Although often at war with our neighbours and cousins, Ireland, Scotland and Wales, from 1707 onwards we have been working together, many nations in one state, as Great Britain. All the countries contributed to Britain’s achievements and I feel England can rightly claim it’s part in them. There are obviously many downsides to the Empire, but looking back from todays moral high ground we can miss the many things it brought the world. Industrialisation, trade and parliamentary democracy are just some. Although Britain didn’t start the slave trade, it did do much to end it.

Through our navies under Nelson, and armies under Wellington we defeated Napolean’s attempts to conquer all Europe, and we would stand up again in both World Wars. The English and British have never shied away from war when needed. Even the Normans only won because we were under attack from two sides, King Harold rushing at amazing speed up the country with his armies to defeat the famous Norwegian Harald Hardrada, before rushing back down to his unfortunate end at Hastings. Despite the replacement of all in positions of power with French speaking Norman lords, the ordinary people would remain English, and in time it would be the ruling class who came to consider themselves English and buy into our identity, rather than vice versa.
Even England’s much underrated food is something special to me. Solid and hardy, like the English people, steak and kidney pies, fish and chips, sunday roast and of course the English breakfast. Tasty and filling, not pretentious and arty.

I must have missed so many things, but I hope I have given an impression of England’s place in the world and in history, a great legacy of which we English today can be rightly proud. And I hope others share my sense of belonging and we can work to carry on England’s proud traditions. For all the successes of the Union, the days of empire are over, and it is time for all British nations, including England to stand on their own two feet. A strong English identity can only get us all working together to continue to make England great.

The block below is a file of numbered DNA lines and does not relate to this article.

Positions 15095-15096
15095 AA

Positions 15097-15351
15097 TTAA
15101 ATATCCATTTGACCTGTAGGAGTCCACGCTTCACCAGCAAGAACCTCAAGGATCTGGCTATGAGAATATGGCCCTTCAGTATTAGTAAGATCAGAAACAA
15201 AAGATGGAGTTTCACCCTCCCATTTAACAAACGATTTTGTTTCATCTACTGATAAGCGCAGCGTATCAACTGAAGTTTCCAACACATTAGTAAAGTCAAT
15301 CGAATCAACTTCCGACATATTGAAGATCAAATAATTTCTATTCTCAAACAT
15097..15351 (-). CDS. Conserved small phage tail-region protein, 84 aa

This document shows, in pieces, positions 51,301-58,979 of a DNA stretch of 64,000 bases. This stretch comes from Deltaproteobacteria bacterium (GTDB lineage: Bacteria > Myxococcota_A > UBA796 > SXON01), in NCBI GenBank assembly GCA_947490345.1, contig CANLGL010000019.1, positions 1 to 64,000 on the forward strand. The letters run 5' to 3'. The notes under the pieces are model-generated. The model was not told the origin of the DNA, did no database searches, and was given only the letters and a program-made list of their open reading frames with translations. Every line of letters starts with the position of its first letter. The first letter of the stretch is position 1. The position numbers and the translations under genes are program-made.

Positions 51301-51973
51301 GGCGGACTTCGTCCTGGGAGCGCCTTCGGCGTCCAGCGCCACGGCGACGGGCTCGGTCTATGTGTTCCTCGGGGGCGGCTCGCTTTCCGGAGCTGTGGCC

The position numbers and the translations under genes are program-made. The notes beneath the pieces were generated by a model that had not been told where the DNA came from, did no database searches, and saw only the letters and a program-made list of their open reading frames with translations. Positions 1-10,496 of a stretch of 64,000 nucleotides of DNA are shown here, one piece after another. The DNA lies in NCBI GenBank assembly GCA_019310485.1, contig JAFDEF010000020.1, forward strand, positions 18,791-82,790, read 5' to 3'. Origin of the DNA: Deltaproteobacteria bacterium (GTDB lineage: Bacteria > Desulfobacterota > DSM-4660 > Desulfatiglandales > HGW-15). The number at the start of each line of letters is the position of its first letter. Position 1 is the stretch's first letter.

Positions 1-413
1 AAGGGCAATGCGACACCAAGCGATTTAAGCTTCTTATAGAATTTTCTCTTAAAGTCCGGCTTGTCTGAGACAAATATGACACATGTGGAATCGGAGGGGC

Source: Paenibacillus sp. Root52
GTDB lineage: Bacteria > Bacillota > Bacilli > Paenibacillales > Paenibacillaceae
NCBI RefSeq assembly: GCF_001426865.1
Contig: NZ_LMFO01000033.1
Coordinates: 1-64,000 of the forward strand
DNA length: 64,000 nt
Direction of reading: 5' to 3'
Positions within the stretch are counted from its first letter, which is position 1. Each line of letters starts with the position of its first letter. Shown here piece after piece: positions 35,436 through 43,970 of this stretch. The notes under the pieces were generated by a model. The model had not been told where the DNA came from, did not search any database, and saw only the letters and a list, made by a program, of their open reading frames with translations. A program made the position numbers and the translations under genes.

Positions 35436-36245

This blessed plot, this earth, this realm.
This England.
My England.

You can find James over at his new blog The Secret Person

Paul Linford

England is the land of my birth, and the land where I hope to end my days. The land of my fathers and mothers, and the land where I too will raise my children. The land from which I have sometimes travelled far, yet always longed to return to whenever I have left its shores. The land where I have enjoyed all my happiest moments, from the childhood summers in Sussex by the sea, to the Lakeland mountain walking holidays of the middle years. The land of music as varied yet as quintessentially English as Elgar and Vaughan Williams, Genesis and The Smiths. A land of beer drinkers and pub culture, of bar-room camaraderie and foaming pints beside roaring log fires. A land of temperate sunshine and richly varying seasons whose weather is reflected in its politics, free from harsh extremes. A land rich in history, symbolised by the continuity of a royal line stretching back fifteen centuries, and by the more ordinary human stories which bear out the truth of TS Eliot’s beautiful verse: “A people without history is not redeemed from time…History is now and England.” A land which people have fought and died to save, and a land which, in my grandparents’ generation, stood alone against the most atrocious tyranny the world has ever seen. A land where the words of our greatest leader Winston Churchill will forever bear witness to its indomitable spirit: “We will defend our island, whatever the cost may be – we will never surrender.”

I hope to dwell in this land all my days and enjoy its safe pasture, and to bring up my children to love it as I have done.

Paul Linford is a former parliamentary lobby journalist now working in digital publishing. He blogs at